Structural heart program in Aurora, Colorado
We are a leader in the diagnosis and treatment of heart disease. Our team of highly-trained cardiac specialists perform more than 450 heart surgeries annually and have some of the lowest complication rates in the state of Colorado. Our program includes a dedicated heart surgery [HA1] program, specialized treatment for heart failure [HA2] and a multidisciplinary approach to treating vascular conditions.
Treatment for valvular heart disease
Valvular heart disease refers to damage in one of the four heart valves: the mitral, aortic, tricuspid or pulmonary. Valves that are functioning normally make sure that blood is flowing in the heart in the right direction at the right time. Valvular heart disease occurs when the valves become too narrow or cannot close completely.
Treatment options for valvular heart disease include:
- Antibiotics or long-term antibiotic therapy
- Antithrombotic (clot-preventing) medications
- Blood-thinning medications for patients who have AFib or continue to have transient ischemic attacks (TIA, sometimes called a mini stroke)
- Valve surgery (to repair or replace a damaged valve)
Heart valve consultation and treatment
Physicians at TMCA’s Valve Clinic are specialists in heart valve consultation and treatment. We provide traditional valve replacement surgeries, as well as minimally invasive treatment methods for patients with aortic stenosis. Our interventional cardiologists and cardiothoracic surgeons work closely with referring heart doctors to establish a personalized plan of care.
The most effective treatment option for aortic stenosis is valve replacement. The two primary approaches provided at TMCA are:
- Surgical aortic valve replacement (SAVR): Open-heart surgery in which the aortic valve is removed and replaced with either a mechanical replacement or a biological valve made from human or animal tissue.
- Transcatheter aortic valve replacement (TAVR): An innovative, catheter-based approach to aortic valve replacement. TAVR is approved as a treatment option for patients with severe aortic stenosis who are considered an intermediate or high surgical risk and unable to undergo the open-heart surgery required for SAVR. For patients who can tolerate SAVR, traditional open-heart surgery may still be the preferred method of treatment.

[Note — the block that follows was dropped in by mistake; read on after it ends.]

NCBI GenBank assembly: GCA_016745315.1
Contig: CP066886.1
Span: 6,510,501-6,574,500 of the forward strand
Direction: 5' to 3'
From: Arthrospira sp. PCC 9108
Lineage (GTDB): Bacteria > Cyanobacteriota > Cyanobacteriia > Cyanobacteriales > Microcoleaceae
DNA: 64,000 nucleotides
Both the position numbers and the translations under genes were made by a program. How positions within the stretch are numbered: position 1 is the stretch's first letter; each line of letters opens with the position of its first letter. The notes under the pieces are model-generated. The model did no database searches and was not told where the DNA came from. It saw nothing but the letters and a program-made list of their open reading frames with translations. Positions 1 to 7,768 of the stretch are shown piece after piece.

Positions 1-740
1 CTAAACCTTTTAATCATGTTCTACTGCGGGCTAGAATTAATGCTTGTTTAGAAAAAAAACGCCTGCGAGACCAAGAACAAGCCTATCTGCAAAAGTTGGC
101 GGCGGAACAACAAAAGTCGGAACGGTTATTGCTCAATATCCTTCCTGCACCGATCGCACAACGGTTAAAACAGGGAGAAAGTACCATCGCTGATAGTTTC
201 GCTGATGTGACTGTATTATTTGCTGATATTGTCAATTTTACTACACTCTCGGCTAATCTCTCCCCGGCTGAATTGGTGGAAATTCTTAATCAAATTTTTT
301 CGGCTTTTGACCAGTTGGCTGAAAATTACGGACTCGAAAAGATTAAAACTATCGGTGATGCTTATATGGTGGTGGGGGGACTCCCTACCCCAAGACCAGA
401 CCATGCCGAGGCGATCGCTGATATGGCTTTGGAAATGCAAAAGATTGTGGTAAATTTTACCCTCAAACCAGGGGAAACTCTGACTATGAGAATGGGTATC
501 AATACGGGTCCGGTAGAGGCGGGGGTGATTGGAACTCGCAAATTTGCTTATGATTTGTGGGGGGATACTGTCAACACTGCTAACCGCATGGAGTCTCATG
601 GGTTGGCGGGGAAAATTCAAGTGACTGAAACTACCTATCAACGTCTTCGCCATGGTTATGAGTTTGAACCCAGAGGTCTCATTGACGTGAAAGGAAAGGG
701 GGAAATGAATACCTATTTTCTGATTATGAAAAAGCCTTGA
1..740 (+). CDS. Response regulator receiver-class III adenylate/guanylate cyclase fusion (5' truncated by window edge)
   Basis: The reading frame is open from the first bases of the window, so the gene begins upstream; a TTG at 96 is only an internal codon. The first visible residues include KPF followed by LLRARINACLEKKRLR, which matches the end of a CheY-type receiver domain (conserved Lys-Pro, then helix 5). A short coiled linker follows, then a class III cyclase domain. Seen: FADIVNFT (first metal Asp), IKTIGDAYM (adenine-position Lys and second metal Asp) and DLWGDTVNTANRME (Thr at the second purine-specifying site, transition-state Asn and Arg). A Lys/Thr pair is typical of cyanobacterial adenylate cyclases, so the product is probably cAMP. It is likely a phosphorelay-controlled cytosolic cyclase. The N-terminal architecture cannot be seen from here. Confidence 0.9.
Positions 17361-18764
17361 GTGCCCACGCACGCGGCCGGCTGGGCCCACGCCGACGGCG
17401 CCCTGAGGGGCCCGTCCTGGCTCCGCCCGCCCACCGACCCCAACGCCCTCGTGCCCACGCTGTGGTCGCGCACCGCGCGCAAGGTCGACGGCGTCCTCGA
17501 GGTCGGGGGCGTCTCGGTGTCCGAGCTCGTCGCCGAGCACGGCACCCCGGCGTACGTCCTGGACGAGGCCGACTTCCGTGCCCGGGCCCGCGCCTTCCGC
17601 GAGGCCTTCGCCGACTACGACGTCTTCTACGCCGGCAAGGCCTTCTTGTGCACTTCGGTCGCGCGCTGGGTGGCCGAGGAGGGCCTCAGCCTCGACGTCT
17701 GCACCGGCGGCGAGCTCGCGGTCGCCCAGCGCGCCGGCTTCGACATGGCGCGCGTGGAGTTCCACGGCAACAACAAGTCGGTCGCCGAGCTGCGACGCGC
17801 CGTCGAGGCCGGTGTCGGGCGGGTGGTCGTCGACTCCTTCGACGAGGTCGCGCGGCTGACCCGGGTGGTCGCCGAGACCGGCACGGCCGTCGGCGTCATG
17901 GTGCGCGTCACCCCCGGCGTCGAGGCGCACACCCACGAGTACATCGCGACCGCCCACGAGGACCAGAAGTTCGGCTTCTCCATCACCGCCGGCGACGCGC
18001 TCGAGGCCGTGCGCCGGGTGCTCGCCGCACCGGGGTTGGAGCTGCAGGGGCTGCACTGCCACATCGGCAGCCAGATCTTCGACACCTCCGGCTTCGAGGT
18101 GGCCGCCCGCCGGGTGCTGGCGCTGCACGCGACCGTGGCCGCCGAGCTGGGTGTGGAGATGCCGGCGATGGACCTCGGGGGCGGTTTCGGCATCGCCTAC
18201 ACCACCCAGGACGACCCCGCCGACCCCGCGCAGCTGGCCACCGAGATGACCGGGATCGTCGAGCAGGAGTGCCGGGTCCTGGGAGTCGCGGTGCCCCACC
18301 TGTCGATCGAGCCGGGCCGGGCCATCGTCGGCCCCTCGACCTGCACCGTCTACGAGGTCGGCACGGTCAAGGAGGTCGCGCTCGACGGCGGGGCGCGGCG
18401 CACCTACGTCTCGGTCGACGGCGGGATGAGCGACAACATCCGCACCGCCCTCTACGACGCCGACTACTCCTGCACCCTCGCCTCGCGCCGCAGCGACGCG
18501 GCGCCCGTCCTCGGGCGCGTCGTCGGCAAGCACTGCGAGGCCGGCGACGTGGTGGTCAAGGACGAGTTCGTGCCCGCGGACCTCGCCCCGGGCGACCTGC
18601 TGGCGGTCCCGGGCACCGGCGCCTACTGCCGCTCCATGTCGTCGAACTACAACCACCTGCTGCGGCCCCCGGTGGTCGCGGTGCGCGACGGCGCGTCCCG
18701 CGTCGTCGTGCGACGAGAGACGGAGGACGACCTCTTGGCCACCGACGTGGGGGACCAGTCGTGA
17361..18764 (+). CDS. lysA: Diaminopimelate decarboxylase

This procedure has the potential to provide relief to patients whose health previously disqualified them as surgical candidates or who are found to be higher risk surgical candidates. Incisions are small and the procedure leaves chest bones intact, allowing the average hospital stay to be shorter for these patients.
How does TAVR work?
Unlike SAVR, TAVR allows the aortic valve to be replaced through a catheter-based approach. Because this procedure does not require open-heart surgery, TAVR is a far less invasive method of treatment.
Using a catheter, surgeons enter the heart through the transfemoral, transapical or transaortic arteries. In most cases, the transfemoral approach is used, but individual patient needs may require alternative approaches.
After the catheter is inserted into the heart, a new valve is then inserted inside the damaged aortic valve. This new valve is then expanded, pressing against the flaps of the damaged valve and allowing blood to flow at its proper level.
Heart patients eligible for TAVR
The new guidelines for TAVR will potentially allow younger and healthier patients to opt for the procedure instead of open-heart surgery. Compared to traditional open-heart surgery, TAVR may significantly improve recovery times for heart patients. In some cases, these patients might also experience shorter hospital stays.
Each patient’s heart is unique and requires individualized treatment. Our cardiac professionals can assess whether each individual case meets the criteria for TAVR.
Whether using TAVR or SAVR, our expert team at TMCA will work in conjunction with the patient and referring physician to create a treatment plan to ensure a full recovery.
To find out if you are eligible for TAVR under the new guidelines, contact the Center for Lung & Heart Health at (303) 695-2971. Our heart specialists are available to answer any questions patients have about TAVR and SAVR.